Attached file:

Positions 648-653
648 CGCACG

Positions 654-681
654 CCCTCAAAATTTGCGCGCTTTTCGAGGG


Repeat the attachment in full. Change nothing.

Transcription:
Positions 648-653
648 CGCACG

Positions 654-681
654 CCCTCAAAATTTGCGCGCTTTTCGAGGG